There's an upside to the extreme cold temperatures northern Canadians have endured in the last few weeks: scientists say it's been helping winter sea ice grow across the Arctic, where the ice shrank to record-low levels last year.
Temperatures have stayed well in the -30s C and -40s C range since late January throughout the North, with the mercury dipping past -50 C in some areas.
Satellite images are showing that the cold spell is helping the sea ice expand in coverage by about 2 million square kilometres, compared to the average winter coverage in the previous three years.
"It's nice to know that the ice is recovering," Josefino Comiso, a senior research scientist with the Cryospheric Sciences Branch of NASA's Goddard Space Flight Centre in Maryland, told CBC News on Thursday.
"That means that maybe the perennial ice would not go down as low as last year."
Canadian scientists are also noticing growing ice coverage in most areas of the Arctic, including the southern Davis Strait and the Beaufort Sea.
"Clearly, we're seeing the ice coverage rebound back to more near normal coverage for this time of year," said Gilles Langis, a senior ice forecaster with the Canadian Ice Service in Ottawa.
Winter sea ice could keep expanding
The cold is also making the ice thicker in some areas, compared to recorded thicknesses last year, Lagnis added.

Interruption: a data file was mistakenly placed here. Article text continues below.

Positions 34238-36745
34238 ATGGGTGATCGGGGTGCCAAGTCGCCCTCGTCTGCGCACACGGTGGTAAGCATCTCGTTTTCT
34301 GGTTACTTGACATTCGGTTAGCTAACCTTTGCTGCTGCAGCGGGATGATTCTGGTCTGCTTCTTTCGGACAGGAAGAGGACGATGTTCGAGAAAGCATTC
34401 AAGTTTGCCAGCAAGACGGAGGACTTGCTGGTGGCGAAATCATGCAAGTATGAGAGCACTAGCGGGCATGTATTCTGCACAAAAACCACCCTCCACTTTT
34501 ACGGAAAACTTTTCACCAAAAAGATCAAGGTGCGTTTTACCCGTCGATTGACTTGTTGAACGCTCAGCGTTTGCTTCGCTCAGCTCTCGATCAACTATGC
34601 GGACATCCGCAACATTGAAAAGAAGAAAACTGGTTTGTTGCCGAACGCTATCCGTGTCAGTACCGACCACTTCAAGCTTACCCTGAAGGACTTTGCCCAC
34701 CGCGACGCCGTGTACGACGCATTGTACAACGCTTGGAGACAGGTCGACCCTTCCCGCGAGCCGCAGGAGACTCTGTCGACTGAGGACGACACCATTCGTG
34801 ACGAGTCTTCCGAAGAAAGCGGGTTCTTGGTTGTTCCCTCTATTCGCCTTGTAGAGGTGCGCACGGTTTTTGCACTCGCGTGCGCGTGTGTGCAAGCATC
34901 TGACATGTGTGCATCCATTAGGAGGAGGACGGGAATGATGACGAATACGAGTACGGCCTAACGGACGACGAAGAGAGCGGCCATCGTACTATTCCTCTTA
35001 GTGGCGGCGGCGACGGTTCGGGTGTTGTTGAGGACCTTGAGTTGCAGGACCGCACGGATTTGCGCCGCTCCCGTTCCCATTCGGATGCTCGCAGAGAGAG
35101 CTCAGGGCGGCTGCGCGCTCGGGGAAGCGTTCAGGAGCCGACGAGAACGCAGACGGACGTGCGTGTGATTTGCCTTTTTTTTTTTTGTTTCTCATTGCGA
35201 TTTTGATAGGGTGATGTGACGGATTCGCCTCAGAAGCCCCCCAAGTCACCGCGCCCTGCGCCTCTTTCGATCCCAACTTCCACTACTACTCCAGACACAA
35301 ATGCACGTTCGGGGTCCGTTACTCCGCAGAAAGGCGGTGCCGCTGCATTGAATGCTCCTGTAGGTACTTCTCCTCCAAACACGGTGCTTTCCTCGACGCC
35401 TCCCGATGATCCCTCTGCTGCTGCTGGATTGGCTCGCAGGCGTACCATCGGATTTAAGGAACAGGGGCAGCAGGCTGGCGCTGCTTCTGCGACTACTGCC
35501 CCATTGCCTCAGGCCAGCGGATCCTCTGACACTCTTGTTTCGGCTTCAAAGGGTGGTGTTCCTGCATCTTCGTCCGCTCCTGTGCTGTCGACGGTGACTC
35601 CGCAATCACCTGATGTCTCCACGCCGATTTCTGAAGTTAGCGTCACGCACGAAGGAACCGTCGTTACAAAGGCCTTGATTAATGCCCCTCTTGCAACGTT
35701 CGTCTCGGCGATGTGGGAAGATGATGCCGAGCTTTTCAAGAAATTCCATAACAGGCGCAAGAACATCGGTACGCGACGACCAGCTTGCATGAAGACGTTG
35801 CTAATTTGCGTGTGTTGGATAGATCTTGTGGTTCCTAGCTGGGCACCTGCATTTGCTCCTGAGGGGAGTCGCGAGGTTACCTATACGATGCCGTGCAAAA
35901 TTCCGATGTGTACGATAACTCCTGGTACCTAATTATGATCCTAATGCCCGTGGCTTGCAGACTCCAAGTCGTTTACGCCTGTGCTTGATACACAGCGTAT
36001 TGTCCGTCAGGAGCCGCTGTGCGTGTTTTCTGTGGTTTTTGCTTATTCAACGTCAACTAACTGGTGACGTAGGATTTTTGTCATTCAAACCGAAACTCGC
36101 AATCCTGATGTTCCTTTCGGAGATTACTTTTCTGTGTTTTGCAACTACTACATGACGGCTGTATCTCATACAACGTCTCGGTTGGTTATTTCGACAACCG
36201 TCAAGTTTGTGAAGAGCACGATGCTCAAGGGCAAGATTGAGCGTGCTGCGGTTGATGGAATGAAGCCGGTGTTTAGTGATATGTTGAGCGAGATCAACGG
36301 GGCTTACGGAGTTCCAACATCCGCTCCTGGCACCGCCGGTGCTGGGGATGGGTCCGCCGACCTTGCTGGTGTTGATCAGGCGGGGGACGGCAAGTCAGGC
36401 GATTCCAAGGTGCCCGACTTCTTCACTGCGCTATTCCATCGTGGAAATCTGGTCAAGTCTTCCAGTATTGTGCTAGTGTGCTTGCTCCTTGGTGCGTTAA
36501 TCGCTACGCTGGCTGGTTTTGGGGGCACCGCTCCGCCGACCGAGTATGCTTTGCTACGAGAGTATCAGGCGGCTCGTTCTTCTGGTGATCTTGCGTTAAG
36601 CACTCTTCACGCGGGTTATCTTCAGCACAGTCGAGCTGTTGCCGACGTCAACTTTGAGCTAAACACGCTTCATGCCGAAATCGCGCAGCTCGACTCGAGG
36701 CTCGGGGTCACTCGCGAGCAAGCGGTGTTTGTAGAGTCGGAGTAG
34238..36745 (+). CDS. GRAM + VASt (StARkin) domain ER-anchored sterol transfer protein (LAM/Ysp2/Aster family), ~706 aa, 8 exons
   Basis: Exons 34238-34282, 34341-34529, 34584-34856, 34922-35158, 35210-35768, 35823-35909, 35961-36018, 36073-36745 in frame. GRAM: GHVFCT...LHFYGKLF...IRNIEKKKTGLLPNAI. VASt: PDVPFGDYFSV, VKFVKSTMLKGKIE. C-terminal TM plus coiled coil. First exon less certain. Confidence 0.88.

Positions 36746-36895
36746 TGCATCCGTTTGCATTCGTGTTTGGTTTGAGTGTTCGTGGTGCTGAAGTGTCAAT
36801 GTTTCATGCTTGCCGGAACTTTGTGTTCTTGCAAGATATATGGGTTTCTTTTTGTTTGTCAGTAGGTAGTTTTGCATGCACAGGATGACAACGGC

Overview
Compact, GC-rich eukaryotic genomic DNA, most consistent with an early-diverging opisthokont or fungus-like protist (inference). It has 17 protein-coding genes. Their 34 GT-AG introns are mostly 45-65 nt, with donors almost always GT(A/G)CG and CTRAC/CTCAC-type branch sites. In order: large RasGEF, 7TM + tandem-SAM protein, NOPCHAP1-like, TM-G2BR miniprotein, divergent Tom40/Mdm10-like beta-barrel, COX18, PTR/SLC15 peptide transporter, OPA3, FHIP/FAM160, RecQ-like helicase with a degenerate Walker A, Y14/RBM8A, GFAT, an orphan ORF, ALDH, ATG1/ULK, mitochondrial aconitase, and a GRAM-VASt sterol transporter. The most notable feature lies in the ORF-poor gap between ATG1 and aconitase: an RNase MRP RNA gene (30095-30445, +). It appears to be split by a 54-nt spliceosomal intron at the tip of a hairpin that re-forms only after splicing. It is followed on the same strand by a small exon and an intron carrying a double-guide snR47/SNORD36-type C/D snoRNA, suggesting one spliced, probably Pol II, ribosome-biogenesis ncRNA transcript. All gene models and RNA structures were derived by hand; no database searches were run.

"The ice is about 10 to 20 centimetres thicker than last year, so that's a significant increase," he said.
If temperatures remain cold this winter, Langis said winter sea ice coverage will continue to expand.
But he added that it's too soon to say what impact this winter will have on the Arctic summer sea ice, which reached its lowest coverage ever recorded in the summer of 2007.
That was because the thick multi-year ice pack that survives a summer melt has been decreasing in recent years, as well as moving further south. Langis said the ice pack is currently located about 130 kilometres from the Mackenzie Delta, about half the distance from where it was last year.
The polar regions are a concern to climate specialists studying global warming, since those regions are expected to feel the impact of climate change sooner and to a greater extent than other areas.
Sea ice in the Arctic helps keep those regions cool by reflecting sunlight that might otherwise be absorbed by darker ocean or land surfaces.